Tuesday, February 16, 2010

Chris Moore and Vampire Hummingbirds

This question comes courtesy of the very funny and talented Christopher Moore, author of The Stupidest Angel, Fluke, Lamb, and many other hilarious books. Chris wants to know…

“If your body could be reduced to its pure sugar content (sure, you can use equivalent carb calories), how long would it take 1000 hummingbirds to drink you as nectar?”

There are many interesting hummingbird facts on the Web. According to one source:

“Hummingbirds feed on a variety of flower nectars with caloric values that may vary from 10 to 82 calories per meal (1/100 fluid ounces). We found that when using a relative rich sugar solution, a three-gram male Ruby-throated Hummingbird ate five meals an hour.”

Taking the mean, we’ll say that hummingbirds consume 46 Calories per meal or roughly 230 Calories per hour. There are 4.0 Calories per gram in a carbohydrate. From this we can compute the mass of carbohydrates consumed by a hummingbird in an hour,

mass eaten per hr = (Cal. eaten per hr) / (Cal. per g of carbs)
= (230 Cal. consumed per hour) / (4.0 Cal. per gram)
= 58 grams of carbs per hour per hummingbird

This means that 1000 hummingbirds would consume 58,000 grams of carbohydrates per hour.

Figuring out how many carbohydrates are in the human body is a trickier question. Many diet websites suggest getting anywhere from 40-65% of your daily calories from carbohydrates, but the human body doesn’t store anything close to this amount. According to at least one source, the human body is about 61.8% water, 16.6% protein and 14.9% fat, leaving at most 6.7% for carbohydrates. In general, humans store energy in glycogen, also called animal starch, instead of table sugar. I’ll assume this is what the hummingbirds are after. According to Wikipedia, glycogen makes up about 8% (~100-120 g) of our liver, but only about 1-2% or our muscles mass. Muscles make up about 42% of male human body, which can weigh about 82 kg (~180 lbs). From this we can estimate the total mass of glycogen in the human body,

total mass = (mass in liver) + (mass in muscles)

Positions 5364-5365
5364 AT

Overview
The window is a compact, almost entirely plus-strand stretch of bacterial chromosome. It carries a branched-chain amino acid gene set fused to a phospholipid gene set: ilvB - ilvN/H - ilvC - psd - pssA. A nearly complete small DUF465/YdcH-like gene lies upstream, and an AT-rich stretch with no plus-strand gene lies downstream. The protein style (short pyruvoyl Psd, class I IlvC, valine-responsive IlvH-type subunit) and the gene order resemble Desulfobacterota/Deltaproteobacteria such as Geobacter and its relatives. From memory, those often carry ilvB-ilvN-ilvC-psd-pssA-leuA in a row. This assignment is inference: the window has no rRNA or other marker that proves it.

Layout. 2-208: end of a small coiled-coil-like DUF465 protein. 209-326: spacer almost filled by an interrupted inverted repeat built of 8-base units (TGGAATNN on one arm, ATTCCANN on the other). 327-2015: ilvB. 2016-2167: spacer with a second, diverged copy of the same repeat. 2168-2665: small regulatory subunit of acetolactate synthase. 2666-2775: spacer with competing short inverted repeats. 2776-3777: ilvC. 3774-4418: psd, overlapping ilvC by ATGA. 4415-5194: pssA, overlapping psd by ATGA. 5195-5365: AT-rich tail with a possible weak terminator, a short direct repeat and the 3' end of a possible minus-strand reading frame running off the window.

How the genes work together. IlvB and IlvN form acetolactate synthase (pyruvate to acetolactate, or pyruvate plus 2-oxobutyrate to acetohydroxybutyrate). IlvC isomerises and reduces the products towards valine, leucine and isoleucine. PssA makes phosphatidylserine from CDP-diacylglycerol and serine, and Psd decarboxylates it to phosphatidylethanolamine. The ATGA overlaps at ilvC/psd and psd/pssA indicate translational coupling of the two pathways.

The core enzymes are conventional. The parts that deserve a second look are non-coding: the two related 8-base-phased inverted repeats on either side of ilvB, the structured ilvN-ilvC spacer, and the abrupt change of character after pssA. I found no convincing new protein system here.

= (110 g) + (0.01)
-->· (0.42) · (82 kg)
= 450 g

Now we can compute the total time it takes for a hummingbird to devour all the carbohydrates in a human,

time = (g of carbs per human) / (g of carbs eaten per hour)
= (450 g per human) / (58,000 g per hour)
= 28 s

It would take only about 28 seconds for hummingbirds to suck all the nectar out of a human body.

This, of course, assumes we have normal hummingbirds rather than vampire chupacabra-eque hummingbirds, which would devour our entire body like a cartoon piranha. How long would it take for 1000 vampire chupacabra-eque hummingbirds to devour a human body? Assuming they eat just as fast as normal humming birds, we can use the same math above,

time = (g of total human) / (g eaten per hour)
= (81 kg) / (58,000 g per hour)
= 1.4 hours

It would take about one hour and twenty-three minutes to be eaten by vampire hummingbirds. Thanks so much to Chris Moore for taking the time to submit a Fermi problem. Check out his very funny books at www.chrismoore.com or follow him on Twitter @TheAuthorGuy.


  1. i think what you're referring to is a carnivorous or zombie hummingbird, since a vampire hummingbird would, surely, only drink our blood. This, of course, would take relatively the same amount of time as the hummingbird drinking just our sugary fillings.

  2. Yes, they must be after flesh as how is it that 1000 (slightly more aggressive) vampire hummers take longer to consume than then standard garden variety? Unless of course the lil vamps like to savor their meal? Please explain.

  3. Wow. . .I think my brain just spontaneously combusted midway through this post. Um, I'm not going to change my mind about taking down my new perky pet feeder, I've heard such great things about it and I want to see the birds for myself even if I do become a meal!

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